Welcome Thomas Hoskins to NRCS Staff

Thomas Hoskins has joined the Yamhill County NRCS staff as the new District Conservationist for Yamhill County. His most recent position was in the high mountain country of Northern Utah where he worked as a Range Conservationist for the Utah NRCS in the Coalville Field Office for 10 years. In addition to working in Utah, Thomas also worked for the Oklahoma and New Mexico NRCS as a Rangeland Management Specialist. He received his Bachelor’s degree in Rangeland Management and Wildlife Habitat Management at New Mexico State University. Thomas is a welcome addition to the group and we are glad he is here in Oregon!

Water Rights Open House

You are invited to join the Polk Soil and Water Conservation District, Oregon Water Resources Department and the Natural Resource Conservation Service to discuss water quantity issues and irrigation efficiency opportunities.  Water Master, Joel Plahn, will be present to answer questions.

Where: OSU Extension Office, 289 E. Ellendale, Ste 301 Dallas, OR

When: 3-5 pm, Thursday January 7, 2016

Please RSVP by January 4th to Polk SWCD at marc.bell@polkswcd.com or call 503-623-9680 ext 103

Oregon’s Oak: A Vanishing Legacy & Caretakers in Time

Two short films produced by Yamhill Watershed Stewardship Fund and AH Creative.

Oregon white oak and the oak community are one of the most imperiled ecosystems in the entire United States. More than 95% of the oak habitat is gone, compared to 150 years ago, making it important to protect these trees now.

Once the dominant habitat tree in the Willamette Valley of Oregon, the Oregon white oak (Quercus garryana) was managed for food by generations of Native Americans. Oak habitat also provides food and habitat for approximately 250 native wildlife species.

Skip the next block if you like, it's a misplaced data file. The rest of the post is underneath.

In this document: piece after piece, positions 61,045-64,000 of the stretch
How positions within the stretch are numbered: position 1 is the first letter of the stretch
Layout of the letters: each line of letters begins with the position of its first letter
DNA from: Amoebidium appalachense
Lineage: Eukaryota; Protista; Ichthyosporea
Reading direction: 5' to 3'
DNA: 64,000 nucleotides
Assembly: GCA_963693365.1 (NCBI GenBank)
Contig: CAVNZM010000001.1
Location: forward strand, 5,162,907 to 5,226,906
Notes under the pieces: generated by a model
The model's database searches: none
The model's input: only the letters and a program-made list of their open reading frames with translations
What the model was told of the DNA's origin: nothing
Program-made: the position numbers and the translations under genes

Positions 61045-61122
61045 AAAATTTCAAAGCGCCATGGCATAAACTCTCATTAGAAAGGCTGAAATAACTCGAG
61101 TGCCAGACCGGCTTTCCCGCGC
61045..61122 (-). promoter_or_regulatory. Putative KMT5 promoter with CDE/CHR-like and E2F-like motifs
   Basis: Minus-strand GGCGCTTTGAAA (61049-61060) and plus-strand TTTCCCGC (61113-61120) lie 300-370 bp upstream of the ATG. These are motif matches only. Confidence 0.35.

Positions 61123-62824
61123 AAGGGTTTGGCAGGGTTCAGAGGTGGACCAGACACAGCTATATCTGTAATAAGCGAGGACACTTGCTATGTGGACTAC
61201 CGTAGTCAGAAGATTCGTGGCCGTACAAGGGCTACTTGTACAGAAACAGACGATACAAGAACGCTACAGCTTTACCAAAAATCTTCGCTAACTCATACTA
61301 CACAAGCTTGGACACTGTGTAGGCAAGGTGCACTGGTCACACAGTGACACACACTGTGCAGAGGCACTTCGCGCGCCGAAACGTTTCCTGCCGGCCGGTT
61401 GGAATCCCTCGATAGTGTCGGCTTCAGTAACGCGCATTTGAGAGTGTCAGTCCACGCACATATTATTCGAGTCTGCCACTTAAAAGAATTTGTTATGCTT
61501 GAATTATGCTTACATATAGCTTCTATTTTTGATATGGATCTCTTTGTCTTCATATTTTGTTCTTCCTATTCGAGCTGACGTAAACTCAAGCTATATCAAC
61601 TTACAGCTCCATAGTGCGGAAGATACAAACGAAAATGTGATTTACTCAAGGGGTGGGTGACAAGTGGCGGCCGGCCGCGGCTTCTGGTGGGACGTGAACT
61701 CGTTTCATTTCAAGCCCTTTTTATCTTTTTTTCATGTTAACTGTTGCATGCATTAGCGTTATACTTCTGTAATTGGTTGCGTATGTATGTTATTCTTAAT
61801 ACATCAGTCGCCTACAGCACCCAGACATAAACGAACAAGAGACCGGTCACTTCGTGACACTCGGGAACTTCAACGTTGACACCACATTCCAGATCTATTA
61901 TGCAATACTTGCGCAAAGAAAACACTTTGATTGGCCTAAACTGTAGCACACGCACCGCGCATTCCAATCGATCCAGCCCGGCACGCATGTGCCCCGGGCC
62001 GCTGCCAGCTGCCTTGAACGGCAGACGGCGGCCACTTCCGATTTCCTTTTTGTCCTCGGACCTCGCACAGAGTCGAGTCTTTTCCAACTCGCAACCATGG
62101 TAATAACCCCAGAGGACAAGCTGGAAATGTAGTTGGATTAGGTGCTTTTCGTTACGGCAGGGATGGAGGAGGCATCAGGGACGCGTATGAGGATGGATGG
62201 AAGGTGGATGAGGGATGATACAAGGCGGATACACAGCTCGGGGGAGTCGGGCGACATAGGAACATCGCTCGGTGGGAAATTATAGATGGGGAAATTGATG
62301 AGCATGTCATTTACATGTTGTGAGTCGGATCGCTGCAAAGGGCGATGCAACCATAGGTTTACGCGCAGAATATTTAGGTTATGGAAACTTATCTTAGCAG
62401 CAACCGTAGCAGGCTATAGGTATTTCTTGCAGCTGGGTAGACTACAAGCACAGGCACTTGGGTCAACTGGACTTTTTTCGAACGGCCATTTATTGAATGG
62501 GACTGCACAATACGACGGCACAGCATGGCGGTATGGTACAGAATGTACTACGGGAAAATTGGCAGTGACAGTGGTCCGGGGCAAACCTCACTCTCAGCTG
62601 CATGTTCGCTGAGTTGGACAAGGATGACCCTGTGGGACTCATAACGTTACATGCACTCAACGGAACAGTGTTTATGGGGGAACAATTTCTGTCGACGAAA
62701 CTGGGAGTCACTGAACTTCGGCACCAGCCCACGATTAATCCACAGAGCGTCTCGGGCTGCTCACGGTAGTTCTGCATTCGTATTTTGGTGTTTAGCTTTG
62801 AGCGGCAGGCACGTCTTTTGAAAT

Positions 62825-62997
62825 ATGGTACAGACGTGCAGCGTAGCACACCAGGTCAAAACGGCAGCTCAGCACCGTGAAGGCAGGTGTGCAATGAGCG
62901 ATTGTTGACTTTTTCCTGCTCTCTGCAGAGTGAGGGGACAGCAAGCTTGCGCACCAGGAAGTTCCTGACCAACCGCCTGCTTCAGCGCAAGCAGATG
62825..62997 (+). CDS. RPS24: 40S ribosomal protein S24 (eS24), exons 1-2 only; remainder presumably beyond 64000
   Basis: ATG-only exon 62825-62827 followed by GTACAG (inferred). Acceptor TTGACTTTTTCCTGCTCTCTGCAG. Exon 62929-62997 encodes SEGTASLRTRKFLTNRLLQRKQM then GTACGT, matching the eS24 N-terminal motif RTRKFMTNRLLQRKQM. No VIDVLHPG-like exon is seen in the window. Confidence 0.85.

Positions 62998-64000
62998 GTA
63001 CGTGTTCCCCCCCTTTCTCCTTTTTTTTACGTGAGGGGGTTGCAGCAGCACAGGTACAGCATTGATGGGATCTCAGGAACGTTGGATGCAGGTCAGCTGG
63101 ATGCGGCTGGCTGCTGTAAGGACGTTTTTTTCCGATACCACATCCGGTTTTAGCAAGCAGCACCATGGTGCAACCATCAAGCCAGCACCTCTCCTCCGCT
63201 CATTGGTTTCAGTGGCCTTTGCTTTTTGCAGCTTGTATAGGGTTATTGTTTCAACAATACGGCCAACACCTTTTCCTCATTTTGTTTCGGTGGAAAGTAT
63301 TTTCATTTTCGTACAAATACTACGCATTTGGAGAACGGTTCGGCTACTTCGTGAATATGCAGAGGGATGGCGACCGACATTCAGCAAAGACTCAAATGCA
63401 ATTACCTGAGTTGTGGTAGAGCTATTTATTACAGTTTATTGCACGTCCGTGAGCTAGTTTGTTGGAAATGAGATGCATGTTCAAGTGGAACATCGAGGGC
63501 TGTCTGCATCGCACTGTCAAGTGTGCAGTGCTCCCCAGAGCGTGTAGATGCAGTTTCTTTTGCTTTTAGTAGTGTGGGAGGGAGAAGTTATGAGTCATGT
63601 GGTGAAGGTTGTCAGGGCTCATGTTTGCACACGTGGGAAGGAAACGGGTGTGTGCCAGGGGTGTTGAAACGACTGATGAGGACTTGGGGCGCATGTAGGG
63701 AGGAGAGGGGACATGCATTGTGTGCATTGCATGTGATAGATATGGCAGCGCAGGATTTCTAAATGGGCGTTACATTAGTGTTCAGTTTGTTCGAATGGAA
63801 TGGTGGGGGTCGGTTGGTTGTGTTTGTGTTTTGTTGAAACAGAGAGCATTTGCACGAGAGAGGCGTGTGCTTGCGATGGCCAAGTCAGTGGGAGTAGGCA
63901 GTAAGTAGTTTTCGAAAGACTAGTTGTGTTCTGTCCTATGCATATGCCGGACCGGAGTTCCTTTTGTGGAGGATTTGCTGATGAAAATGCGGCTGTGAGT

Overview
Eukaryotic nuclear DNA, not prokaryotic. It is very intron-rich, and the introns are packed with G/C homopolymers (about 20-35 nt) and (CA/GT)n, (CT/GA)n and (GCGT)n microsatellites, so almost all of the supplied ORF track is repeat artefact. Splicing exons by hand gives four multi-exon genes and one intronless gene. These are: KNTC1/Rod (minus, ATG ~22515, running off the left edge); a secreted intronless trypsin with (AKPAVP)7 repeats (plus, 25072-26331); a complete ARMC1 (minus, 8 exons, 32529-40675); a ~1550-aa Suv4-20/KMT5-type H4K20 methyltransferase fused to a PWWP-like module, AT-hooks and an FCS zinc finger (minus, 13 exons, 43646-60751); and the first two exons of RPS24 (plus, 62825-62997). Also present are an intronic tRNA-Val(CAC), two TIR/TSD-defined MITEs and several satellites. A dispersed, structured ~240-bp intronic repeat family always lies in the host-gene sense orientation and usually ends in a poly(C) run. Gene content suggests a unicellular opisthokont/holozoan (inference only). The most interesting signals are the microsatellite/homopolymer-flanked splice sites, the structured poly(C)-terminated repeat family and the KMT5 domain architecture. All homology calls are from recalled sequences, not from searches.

Today the amount of space is for these majestic trees is greatly diminished, threatened by population growth, land conversion, and encroachment of other vegetation due to lack of fire management. The majority of oaks are in private ownership. These landowners hold the fate of Oregon’s tree in their hands.

These two short films were produced with the hope that more private landowners will recognize the significance of these mighty oaks so that this tree will continue to represent our state, our history and our heritage.

These films were produced with funding and participation from:   Yamhill Watershed Stewardship Fund, Yamhill County Cultural Coalition, US Fish and Wildlife Service, Friends of Trees, The Nature Conservancy, Yamhill Soil and Water Conservation District, Yamhill Small Woodlands Association, Greater Yamhill Watershed Council, Confederated Tribes of Grand Ronde, Heritage Seedlings, and private donors. Filmed on locations in Yamhill and Marion Counties, Oregon in the fall of 2015.